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Author Topic: CNC Gear Cutting  (Read 8165 times)

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CNC Gear Cutting
« on: October 06, 2008, 07:16:15 PM »
I'm in the middle of converting one of my manual Carroll Dividing Heads to CNC when it occurred to me I may have a problem with resolution so I was hoping someone may be able to provide some insight.

My dividing head has a 20:1 reduction.  I was planning on mounting a Nema 23 stepper with 1.8 degree steps using a timing belt and pulleys with a 3:1 reduction for a final reduction of 60:1 at the spindal.  When I tried to calculate some of the common tooth cuts I would make I found that some would not fall nicely into the resolution of this setup.  While I could change the gearing which would help in some cases it would eliminate others from what I can tell.

For example, to cut a gear with 34 teeth using my existing 20:1 reduction dividing head I would use a dividing plate with 17 divisions and index 10 positions each time.  This would equate to 10.588235294117647058823529411765 degrees per tooth.

Trying to calculate the steps for the 60:1 reduction CNC dividing head I get 3529.4117647058823529411764705882 micro steps.  It's my understanding that I can not move the stepper the fractional part so I would basically have .4117647058823529411764705882 x 34 = 13.99 steps lost which would be 0.041999 degrees lost.  This would create 1 tooth that is either too fat or too thin if I'm not mistaken which isn't good for time keeping.

Am I totally missing something or do I need to take another approach?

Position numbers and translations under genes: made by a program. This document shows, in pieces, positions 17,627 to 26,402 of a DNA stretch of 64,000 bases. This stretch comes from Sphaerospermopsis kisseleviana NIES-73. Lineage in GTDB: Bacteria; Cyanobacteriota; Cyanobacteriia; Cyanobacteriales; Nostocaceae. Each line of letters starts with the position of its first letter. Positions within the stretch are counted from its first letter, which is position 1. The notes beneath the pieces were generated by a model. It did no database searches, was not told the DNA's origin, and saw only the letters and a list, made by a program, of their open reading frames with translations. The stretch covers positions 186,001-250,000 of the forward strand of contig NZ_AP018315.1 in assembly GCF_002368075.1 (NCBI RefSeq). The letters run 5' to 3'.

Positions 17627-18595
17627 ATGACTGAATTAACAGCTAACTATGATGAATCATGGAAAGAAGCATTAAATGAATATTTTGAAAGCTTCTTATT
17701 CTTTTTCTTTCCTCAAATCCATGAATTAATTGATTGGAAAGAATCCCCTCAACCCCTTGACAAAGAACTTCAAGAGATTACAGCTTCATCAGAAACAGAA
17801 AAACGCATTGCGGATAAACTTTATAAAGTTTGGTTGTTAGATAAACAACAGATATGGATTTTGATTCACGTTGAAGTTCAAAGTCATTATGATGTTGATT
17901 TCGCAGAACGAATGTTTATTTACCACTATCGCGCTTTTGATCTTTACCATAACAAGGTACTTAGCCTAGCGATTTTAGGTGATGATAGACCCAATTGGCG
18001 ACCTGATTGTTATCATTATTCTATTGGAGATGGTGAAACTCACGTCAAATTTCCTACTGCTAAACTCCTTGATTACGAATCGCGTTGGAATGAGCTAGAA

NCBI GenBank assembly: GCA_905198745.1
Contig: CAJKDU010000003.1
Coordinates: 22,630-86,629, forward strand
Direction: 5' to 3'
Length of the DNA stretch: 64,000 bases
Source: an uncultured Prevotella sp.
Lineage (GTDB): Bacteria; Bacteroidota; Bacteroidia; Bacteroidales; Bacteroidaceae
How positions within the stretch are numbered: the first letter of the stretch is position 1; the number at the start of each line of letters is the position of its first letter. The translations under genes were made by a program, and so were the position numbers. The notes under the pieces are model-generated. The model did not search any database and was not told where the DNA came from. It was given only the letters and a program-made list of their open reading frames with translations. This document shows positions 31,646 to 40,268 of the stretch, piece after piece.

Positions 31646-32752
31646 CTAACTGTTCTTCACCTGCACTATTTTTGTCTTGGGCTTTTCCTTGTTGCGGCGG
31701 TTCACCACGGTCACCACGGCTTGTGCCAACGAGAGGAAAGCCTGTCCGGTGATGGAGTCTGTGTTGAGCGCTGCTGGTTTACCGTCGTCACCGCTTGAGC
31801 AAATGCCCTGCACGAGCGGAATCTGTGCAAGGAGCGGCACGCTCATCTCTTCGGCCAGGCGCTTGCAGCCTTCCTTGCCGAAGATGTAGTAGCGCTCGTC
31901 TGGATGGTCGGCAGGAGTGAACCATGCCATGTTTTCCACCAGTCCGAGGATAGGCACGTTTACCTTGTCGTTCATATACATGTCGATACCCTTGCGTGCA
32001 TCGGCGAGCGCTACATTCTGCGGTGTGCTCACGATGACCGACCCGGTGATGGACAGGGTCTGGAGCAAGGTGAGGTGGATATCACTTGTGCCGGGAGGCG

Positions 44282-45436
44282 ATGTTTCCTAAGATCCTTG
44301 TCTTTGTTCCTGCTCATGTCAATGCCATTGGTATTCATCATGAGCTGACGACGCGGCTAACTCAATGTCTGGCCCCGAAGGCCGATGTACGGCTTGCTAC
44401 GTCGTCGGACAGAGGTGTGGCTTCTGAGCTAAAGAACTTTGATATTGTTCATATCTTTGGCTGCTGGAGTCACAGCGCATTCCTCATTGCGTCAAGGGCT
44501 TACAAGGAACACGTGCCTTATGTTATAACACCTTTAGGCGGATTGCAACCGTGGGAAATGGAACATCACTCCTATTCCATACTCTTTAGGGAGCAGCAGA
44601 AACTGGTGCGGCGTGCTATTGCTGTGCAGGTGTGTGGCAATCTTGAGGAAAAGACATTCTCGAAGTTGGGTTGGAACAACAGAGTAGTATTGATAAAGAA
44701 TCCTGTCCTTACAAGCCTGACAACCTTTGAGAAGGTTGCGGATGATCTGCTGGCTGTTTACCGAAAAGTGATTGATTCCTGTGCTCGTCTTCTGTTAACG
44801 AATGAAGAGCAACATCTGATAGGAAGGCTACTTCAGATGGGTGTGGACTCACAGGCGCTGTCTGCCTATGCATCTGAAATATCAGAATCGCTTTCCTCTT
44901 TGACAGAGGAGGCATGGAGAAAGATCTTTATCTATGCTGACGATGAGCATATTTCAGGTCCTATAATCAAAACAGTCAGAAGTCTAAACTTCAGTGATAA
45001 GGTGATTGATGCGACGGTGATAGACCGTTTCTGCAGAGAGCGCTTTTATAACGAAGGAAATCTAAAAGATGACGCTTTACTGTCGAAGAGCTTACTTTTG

Any feedback would be greatly appreciated.

Best Regards.

Carl
Re: CNC Gear Cutting
« Reply #1 on: October 06, 2008, 07:19:41 PM »
You might want to use a servo for that application...one with a high encoder count. 2000 PPR (8000 count) or more per rev.
RC

You would also want to move in absolute, not incrementally as to not accumulate the error.
« Last Edit: October 06, 2008, 07:37:07 PM by Overloaded »
Re: CNC Gear Cutting
« Reply #2 on: October 06, 2008, 07:33:05 PM »
without micro stepping, you would be at 600:1   x  20 = 12,000:1 total
With 1/10 micro step you would be at 6000:1   x  20   = 120,000:1 total
With the 2000 PPR servo you would be at 24,000:1 x 20 = 480,000:1 total and would count pulses exactly.  .0015 deg per count.
RC

« Last Edit: October 06, 2008, 07:41:37 PM by Overloaded »
Re: CNC Gear Cutting
« Reply #3 on: October 06, 2008, 07:45:55 PM »
Try to keep in mind, there's resolution, then there's accuracy.  They're two very different things, and one without the other is kinda useless.  Unless you have an extraordinarily accurate machine, worrying about resolution discrepancies of 0.04 degrees seems a little silly to me.  And the postiion error due to microstepping is probably no better than this.  In fact, it's very likely worse.

Regards,
Ray L.
Regards,
Ray L.

Offline RICH

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Re: CNC Gear Cutting
« Reply #4 on: October 06, 2008, 10:46:50 PM »
Carl,
Just for kicks check out motorized positioning tables from Klinger, NRC, Newport. It will quickly give you an idea of what
you get from high end / high priced tables.
Additionally, Davidson Optronics has a nice conversion table relative to angular to linear conversion.
Just some info LOL

RICH
 
Re: CNC Gear Cutting
« Reply #5 on: October 07, 2008, 06:45:52 PM »
I think you guys got me back on track.  Thanks for the input.

If I'm calculating correctly, the max error at the tip of a 32DP gear with 34 teeth would be 0.000104.  So as previously stated, my machine can't come close to that type of accuracy.  As long as I use absolute mode, I should never see an error greater than that along with the accuracy of the machine itself.